3. New entrants don’t have existing business models to cannibalize: As I pointed out above, the subscription has the potential to cannibalize game sales if retention is a challenge. While Sony and Microsoft have existing businesses that could be impacted by this transition, new entrants with deep pockets (i.e. Amazon, Google, Apple, Nvidia, and Netflix) can adopt this model without impacting an existing revenue stream.

With increased competition at the platform level on the horizon, Sony’s approach to the video streaming wars may give us some insights into Sony’s thinking.

Learning From Sony Pictures’ Subscription Agreements

Sony Pictures, which has the audience via Playstation to launch a competing streaming service, made the decision to play the role of third party content creator when it inked a deal with Netflix to give them right of first refusal to domestic streaming rights for Sony Pictures Entertainment’s movies. They even lined up Disney to take the streaming rights after they run on Netflix. Sony looked at the opportunity in front of them, which was to compete as a video subscription or supply of differentiated content to whichever platform will pay the most. They chose the second option.

In the competition around subscription, game publishers will be in a position to do the same, selling their third party content to whichever big tech platforms are willing to pay the most. Even though Sony sold 1.7 times as many consoles as Xbox did in this latest consoles generation, the company finds itself in a precarious position where the future of gaming platforms looks costly, but where the future of content remains bright. Sony is thus shifting to strengthen via a differentiated content library across multiple devices with the acquisition of Bungie, a reported $329 million spend on a 2021 slate of exclusive third party content, and recent investments in their PC business.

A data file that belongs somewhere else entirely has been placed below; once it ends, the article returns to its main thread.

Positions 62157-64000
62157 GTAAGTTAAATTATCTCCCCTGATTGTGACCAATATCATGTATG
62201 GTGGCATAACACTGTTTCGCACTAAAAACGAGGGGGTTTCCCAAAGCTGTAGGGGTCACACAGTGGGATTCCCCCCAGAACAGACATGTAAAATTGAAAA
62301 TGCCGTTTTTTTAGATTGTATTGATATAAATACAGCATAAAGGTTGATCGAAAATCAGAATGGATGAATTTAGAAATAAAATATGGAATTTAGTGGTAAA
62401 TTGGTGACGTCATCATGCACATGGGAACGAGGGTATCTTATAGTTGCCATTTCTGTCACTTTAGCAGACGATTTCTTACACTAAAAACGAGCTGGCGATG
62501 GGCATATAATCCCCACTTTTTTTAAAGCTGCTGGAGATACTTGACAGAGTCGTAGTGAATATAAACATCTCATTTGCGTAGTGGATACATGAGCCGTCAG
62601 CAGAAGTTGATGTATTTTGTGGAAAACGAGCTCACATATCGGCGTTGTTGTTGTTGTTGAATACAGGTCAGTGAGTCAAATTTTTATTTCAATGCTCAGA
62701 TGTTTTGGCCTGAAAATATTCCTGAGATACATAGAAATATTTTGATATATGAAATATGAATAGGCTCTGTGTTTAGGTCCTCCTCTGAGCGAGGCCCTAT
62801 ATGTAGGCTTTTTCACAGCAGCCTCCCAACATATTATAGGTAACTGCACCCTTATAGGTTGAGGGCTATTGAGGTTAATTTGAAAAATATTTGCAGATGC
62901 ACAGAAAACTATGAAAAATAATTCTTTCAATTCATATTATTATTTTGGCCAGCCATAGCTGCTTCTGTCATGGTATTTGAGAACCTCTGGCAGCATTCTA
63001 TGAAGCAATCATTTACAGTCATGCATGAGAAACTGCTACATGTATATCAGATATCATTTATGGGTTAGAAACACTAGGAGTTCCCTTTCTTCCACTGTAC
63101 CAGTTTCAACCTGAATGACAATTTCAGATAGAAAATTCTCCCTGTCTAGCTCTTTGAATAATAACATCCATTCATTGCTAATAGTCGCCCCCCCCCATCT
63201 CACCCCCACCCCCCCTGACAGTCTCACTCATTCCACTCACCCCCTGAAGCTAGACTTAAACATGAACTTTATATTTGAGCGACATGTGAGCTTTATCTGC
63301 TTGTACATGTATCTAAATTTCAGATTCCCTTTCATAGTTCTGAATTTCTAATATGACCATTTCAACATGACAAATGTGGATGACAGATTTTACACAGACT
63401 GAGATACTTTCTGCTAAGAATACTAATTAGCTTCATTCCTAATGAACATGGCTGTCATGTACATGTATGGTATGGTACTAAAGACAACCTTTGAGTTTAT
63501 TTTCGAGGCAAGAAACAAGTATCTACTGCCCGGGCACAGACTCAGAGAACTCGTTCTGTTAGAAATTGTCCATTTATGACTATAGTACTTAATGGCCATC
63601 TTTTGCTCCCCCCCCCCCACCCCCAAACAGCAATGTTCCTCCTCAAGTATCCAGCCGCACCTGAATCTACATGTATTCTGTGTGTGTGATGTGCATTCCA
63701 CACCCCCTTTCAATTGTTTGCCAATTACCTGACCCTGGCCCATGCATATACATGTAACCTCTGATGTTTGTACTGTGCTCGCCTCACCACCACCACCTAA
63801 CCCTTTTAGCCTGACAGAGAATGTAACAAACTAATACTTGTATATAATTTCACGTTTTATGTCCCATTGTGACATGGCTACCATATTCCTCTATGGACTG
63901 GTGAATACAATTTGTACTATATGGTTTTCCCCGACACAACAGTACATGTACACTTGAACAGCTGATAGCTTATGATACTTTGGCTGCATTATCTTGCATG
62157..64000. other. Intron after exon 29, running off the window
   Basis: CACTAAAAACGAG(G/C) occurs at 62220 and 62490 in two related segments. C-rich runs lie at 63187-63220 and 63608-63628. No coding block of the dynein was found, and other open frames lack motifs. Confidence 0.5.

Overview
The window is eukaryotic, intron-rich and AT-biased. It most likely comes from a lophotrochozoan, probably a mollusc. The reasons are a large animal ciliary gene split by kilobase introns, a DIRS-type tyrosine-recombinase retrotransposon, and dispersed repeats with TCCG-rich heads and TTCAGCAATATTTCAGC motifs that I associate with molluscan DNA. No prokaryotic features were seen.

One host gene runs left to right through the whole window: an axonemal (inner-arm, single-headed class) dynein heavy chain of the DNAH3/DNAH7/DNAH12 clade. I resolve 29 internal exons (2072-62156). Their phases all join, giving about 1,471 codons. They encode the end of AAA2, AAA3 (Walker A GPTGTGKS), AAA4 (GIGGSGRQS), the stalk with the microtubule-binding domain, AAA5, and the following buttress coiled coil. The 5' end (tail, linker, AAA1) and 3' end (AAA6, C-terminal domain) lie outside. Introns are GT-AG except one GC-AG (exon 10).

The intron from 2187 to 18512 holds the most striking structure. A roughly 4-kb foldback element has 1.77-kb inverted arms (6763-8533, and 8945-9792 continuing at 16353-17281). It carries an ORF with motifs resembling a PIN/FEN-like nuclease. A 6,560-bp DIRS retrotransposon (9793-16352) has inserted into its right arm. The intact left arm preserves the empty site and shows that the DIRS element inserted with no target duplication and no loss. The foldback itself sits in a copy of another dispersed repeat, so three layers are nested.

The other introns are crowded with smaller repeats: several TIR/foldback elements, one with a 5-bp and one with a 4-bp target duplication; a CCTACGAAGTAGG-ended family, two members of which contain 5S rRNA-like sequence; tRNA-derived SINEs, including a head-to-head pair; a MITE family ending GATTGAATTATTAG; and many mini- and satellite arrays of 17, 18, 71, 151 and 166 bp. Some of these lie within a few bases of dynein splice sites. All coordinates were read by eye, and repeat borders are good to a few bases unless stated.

What we’ve seen to date is major preparation by all parties to acquire game developers. As subscription models proliferate, each company will be less dependent on third party developers for differentiated content that will come at a premium. We’ll find out soon enough what will happen with Sony. (Written by truffulatree.eth)

🎮 In Other News…

💸 Funding & Acquisitions:

  • Sony acquired Haven Studios, which is making a AAA multiplayer game. Link

  • Netflix acquired Big Boss Entertainment, its second studio acquisition in a few weeks. Link

  • Gamefam raised a $25M round. Link

  • FTX bought Good Luck Games, a TCG autobattler. Link

  • Joyride, a web3 platform for game creators, raised $14M from a suite of investors. Link

  • GGWP raised $12M to combat toxicity in games. Link

  • Trailblazer Games raised $8.2M for its upcoming Eternal Dragons blockchain game. Link

  • SkateX announced a $5M round. Link

  • Red Door Digital raised $5M to build high-end blockchain games. Link

📊 Business:

  • Sony will reveal its subscription service this week. Link

  • Game Pass stats from GDC. Link

  • Krafton and Solana partner on blockchain games. Link

  • Using Glassdoor to examine game industry work cultures. Link

🕹️ Culture & Games:

  • A new Witcher game was announced. Link

  • Yuga Labs’ leaked pitch deck and their roadmap for games. Link

👾 Miscellaneous Musings:

  • What digital marketing and RTS games have in common. Link

  • How Anarchy Online (MMO) survived a slew of disasters. Link

  • Building games through NLP and OpenAI. Link

🔥 Featured Jobs

You can view our entire job board — all of the open roles, as well as the ability to post new roles — below.

Thanks for reading, and see you next week! As always, if you have feedback let us know here.